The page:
Muhi says there are individuals and corporations who would randomly get in touch and offer to sponsor students. Sometimes, the Dualtech team would go around partner communities and promote their school, which would inspire a few boys to enroll. Other times, it’s the LGUs that would voluntarily send their constituents to Dualtech—complete with allowance.
Inside the Campus
The facilities in the the current and only Dualtech school is more than enough for the students. The verdant campus holds well-maintained classrooms and laboratories, quiet and open-air spaces for studying, a huge assembly hall, an air-conditioned chapel, manicured gardens, and four touchscreen menus spread across the campus where the students can pre-order their meals.
And speaking of food, the cafeteria almost resembles a multinational company’s dining area. It’s almost like the students could get a feel of their future even before they get deployed. Not to mention Dualtech hired a chef, a graduate of the De La Salle-College of Saint Benilde, Manila, who whips up delightful dishes every day. Even the coffee they serve is at par with some of the popular cafes in the country.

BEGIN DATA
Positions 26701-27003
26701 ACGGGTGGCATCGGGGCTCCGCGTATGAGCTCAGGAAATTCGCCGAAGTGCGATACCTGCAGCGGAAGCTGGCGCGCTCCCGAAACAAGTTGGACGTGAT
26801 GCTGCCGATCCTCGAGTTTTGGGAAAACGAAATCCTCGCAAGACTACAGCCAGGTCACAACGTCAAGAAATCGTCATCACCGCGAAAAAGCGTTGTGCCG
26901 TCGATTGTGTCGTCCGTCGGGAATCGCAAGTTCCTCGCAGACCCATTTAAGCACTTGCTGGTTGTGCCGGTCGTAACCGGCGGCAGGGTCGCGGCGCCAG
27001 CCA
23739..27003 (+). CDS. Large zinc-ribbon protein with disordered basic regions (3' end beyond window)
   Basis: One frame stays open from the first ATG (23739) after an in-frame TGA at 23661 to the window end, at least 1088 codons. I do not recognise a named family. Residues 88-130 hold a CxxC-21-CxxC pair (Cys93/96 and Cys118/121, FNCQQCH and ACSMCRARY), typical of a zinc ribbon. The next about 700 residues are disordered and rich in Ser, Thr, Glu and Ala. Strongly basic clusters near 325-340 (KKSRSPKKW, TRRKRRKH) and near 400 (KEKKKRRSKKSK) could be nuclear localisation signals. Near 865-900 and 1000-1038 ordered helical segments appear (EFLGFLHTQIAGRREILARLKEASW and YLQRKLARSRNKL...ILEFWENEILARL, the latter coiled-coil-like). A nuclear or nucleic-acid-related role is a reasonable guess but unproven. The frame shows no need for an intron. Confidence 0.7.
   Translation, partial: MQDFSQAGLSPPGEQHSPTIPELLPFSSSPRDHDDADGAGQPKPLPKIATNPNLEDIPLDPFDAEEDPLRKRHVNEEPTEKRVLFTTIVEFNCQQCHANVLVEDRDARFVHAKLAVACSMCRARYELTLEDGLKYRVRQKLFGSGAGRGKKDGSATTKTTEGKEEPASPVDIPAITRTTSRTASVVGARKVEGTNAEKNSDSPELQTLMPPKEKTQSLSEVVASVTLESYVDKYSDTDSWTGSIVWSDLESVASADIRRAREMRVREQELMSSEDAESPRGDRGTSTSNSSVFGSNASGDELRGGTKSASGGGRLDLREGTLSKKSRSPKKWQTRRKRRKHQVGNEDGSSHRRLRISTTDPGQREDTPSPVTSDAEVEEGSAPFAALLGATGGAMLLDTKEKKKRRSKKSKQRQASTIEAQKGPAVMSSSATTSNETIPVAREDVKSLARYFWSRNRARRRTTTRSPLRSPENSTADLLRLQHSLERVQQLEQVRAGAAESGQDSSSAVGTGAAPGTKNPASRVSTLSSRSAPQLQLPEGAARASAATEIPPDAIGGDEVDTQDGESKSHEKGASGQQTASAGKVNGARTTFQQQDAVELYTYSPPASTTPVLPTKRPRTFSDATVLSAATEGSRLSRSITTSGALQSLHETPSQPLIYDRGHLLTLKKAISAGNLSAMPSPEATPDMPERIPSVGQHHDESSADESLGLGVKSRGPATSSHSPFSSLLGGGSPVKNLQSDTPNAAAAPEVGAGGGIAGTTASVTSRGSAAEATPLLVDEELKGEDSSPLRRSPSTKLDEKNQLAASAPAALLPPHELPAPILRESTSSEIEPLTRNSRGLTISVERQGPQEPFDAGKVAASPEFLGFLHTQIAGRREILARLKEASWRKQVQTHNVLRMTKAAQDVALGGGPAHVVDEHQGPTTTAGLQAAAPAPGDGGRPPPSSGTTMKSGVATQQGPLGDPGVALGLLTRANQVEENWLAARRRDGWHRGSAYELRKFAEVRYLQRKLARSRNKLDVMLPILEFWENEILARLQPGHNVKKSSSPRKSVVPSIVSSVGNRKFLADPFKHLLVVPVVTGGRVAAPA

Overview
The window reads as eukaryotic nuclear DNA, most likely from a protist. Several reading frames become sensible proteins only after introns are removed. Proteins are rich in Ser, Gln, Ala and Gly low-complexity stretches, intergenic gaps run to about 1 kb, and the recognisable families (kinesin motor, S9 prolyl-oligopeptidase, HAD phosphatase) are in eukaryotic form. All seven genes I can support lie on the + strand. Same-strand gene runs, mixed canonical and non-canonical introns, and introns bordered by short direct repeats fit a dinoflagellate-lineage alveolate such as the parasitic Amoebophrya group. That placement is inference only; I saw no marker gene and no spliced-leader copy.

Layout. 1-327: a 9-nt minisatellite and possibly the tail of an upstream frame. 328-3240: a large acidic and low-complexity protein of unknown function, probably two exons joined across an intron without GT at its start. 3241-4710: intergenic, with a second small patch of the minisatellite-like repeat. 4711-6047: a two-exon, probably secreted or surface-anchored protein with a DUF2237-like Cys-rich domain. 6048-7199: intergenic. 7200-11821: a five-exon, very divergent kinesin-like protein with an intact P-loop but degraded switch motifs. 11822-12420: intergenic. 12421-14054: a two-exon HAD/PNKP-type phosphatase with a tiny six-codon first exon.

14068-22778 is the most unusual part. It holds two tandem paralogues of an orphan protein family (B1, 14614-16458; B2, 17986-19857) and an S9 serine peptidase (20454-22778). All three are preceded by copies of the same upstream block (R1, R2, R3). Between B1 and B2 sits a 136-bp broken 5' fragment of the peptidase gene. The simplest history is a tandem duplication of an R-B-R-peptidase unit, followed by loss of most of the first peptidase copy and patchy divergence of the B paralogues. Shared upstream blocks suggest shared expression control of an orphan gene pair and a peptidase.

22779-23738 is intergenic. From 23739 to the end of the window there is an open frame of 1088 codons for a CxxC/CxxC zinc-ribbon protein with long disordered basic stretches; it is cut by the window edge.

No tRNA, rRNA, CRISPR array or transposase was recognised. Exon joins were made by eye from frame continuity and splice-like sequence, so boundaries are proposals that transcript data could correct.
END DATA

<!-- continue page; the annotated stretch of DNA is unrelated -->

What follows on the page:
The facilities are part of the school’s aim to mold well-rounded students. The other bigger part is the curriculum.
Every day, from 1 p.m. to 3 p.m., students can meet with their assigned mentors—sometimes to talk about their studies, but most of the time, the mentees talk about life. Life away from home can be lonely, and a good mentor could serve as a sounding board.
“Nagte-text naman kami o video call sa pamilya,” Celeste says of dealing with loved ones miles away. “Pero mga twice a month lang. Kapag lalo mo silang kino-contact, mas lalo mo pa silang mami-miss.”